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Neural Computing and Applications

, Volume 23, Issue 7–8, pp 2387–2403 | Cite as

Decision tree classifiers for automated medical diagnosis

  • Ahmad Taher Azar
  • Shereen M. El-Metwally
Original Article

Abstract

Decision support systems help physicians and also play an important role in medical decision-making. They are based on different models, and the best of them are providing an explanation together with an accurate, reliable and quick response. This paper presents a decision support tool for the detection of breast cancer based on three types of decision tree classifiers. They are single decision tree (SDT), boosted decision tree (BDT) and decision tree forest (DTF). Decision tree classification provides a rapid and effective method of categorizing data sets. Decision-making is performed in two stages: training the classifiers with features from Wisconsin breast cancer data set, and then testing. The performance of the proposed structure is evaluated in terms of accuracy, sensitivity, specificity, confusion matrix and receiver operating characteristic (ROC) curves. The results showed that the overall accuracies of SDT and BDT in the training phase achieved 97.07 % with 429 correct classifications and 98.83 % with 437 correct classifications, respectively. BDT performed better than SDT for all performance indices than SDT. Value of ROC and Matthews correlation coefficient (MCC) for BDT in the training phase achieved 0.99971 and 0.9746, respectively, which was superior to SDT classifier. During validation phase, DTF achieved 97.51 %, which was superior to SDT (95.75 %) and BDT (97.07 %) classifiers. Value of ROC and MCC for DTF achieved 0.99382 and 0.9462, respectively. BDT showed the best performance in terms of sensitivity, and SDT was the best only considering speed.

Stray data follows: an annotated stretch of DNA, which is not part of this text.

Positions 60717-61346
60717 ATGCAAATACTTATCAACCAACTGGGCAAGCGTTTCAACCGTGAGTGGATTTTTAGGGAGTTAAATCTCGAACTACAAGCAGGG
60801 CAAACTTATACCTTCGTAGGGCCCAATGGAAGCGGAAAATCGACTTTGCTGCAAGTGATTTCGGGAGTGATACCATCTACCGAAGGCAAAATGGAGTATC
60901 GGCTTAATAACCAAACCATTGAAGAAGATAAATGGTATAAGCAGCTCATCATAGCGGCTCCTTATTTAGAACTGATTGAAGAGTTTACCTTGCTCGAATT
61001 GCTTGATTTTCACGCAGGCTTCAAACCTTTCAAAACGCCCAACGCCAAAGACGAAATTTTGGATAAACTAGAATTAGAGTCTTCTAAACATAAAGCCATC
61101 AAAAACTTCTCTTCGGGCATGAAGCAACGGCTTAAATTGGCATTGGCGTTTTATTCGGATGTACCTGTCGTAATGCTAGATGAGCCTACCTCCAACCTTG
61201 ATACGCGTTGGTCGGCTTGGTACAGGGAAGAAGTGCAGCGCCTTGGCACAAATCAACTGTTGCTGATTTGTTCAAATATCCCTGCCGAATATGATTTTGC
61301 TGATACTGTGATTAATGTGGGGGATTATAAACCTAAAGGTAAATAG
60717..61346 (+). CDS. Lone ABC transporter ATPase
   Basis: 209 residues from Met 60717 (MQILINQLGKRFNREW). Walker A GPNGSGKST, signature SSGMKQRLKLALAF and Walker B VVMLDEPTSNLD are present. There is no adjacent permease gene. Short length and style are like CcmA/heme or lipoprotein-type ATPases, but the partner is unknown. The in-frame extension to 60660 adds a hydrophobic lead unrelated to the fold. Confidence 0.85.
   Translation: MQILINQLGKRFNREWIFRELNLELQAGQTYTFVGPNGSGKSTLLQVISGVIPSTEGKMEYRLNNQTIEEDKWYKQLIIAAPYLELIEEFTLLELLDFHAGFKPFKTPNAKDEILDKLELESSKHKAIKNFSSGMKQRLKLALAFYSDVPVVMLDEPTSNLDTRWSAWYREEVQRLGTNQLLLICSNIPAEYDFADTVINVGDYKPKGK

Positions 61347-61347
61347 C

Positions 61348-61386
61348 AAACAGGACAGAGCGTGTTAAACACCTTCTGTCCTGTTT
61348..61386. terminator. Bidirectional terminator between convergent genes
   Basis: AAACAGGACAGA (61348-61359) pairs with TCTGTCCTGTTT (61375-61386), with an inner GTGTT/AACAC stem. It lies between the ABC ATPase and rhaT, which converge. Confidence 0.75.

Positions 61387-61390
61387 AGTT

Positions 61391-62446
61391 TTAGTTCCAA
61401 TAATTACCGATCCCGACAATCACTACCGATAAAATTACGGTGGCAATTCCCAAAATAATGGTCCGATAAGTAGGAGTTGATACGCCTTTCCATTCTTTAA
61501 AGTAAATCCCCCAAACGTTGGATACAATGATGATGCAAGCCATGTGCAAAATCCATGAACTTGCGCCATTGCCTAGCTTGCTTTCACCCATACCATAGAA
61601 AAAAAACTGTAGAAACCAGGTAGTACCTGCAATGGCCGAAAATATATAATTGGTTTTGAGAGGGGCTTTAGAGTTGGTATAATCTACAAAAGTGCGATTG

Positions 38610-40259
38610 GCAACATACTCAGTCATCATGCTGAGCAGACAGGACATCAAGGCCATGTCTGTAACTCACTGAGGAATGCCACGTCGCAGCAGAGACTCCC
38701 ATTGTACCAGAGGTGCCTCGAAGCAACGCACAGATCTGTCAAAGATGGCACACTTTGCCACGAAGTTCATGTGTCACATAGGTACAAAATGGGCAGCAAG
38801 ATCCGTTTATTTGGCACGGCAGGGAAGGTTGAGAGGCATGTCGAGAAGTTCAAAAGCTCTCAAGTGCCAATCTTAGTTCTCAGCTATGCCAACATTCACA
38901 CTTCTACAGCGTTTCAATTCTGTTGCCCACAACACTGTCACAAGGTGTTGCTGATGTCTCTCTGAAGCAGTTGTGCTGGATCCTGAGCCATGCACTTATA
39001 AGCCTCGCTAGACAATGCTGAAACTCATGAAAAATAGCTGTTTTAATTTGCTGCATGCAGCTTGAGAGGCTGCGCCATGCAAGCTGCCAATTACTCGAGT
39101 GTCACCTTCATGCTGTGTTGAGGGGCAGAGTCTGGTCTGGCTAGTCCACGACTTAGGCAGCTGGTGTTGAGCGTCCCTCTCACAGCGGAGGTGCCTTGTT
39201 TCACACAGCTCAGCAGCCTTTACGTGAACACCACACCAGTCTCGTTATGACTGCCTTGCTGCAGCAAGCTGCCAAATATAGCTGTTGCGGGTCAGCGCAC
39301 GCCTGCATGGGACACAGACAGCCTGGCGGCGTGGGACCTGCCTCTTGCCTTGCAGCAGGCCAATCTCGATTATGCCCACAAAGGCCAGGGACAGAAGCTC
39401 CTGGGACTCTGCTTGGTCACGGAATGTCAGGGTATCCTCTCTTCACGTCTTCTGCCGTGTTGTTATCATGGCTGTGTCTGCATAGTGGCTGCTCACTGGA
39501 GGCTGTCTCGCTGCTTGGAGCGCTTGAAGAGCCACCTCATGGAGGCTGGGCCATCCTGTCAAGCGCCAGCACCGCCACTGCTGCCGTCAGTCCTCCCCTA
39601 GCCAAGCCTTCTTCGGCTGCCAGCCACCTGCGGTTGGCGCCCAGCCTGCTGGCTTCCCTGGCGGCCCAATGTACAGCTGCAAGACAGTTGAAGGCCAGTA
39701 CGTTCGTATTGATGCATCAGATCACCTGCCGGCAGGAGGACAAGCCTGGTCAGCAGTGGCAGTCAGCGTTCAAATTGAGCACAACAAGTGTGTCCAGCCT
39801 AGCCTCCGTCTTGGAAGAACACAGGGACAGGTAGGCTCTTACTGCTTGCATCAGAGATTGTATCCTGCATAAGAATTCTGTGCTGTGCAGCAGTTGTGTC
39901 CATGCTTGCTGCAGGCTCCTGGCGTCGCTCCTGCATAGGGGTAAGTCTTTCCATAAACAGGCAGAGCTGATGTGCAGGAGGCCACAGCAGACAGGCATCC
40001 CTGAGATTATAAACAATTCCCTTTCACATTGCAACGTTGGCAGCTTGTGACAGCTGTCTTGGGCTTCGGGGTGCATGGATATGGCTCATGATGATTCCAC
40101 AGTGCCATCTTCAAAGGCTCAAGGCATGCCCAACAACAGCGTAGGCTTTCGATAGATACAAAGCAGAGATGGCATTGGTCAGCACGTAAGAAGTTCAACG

Keywords

Computer-aided diagnosis (CAD) Decision support systems (DSS) Decision tree classification Single decision tree Boosted decision tree Decision tree forest k-fold cross-validation 

Notes

Acknowledgments

I would like to highly appreciate and gratefully acknowledge Phillip H. Sherrod, software developer and consultant on predictive modeling, for his support and consultation during modeling process.

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Copyright information

© Springer-Verlag London 2012

Authors and Affiliations

  1. 1.Faculty of EngineeringMisr University for Science and Technology (MUST)6th of October CityEgypt
  2. 2.Systems and Biomedical Engineering DepartmentCairo UniversityGizaEgypt

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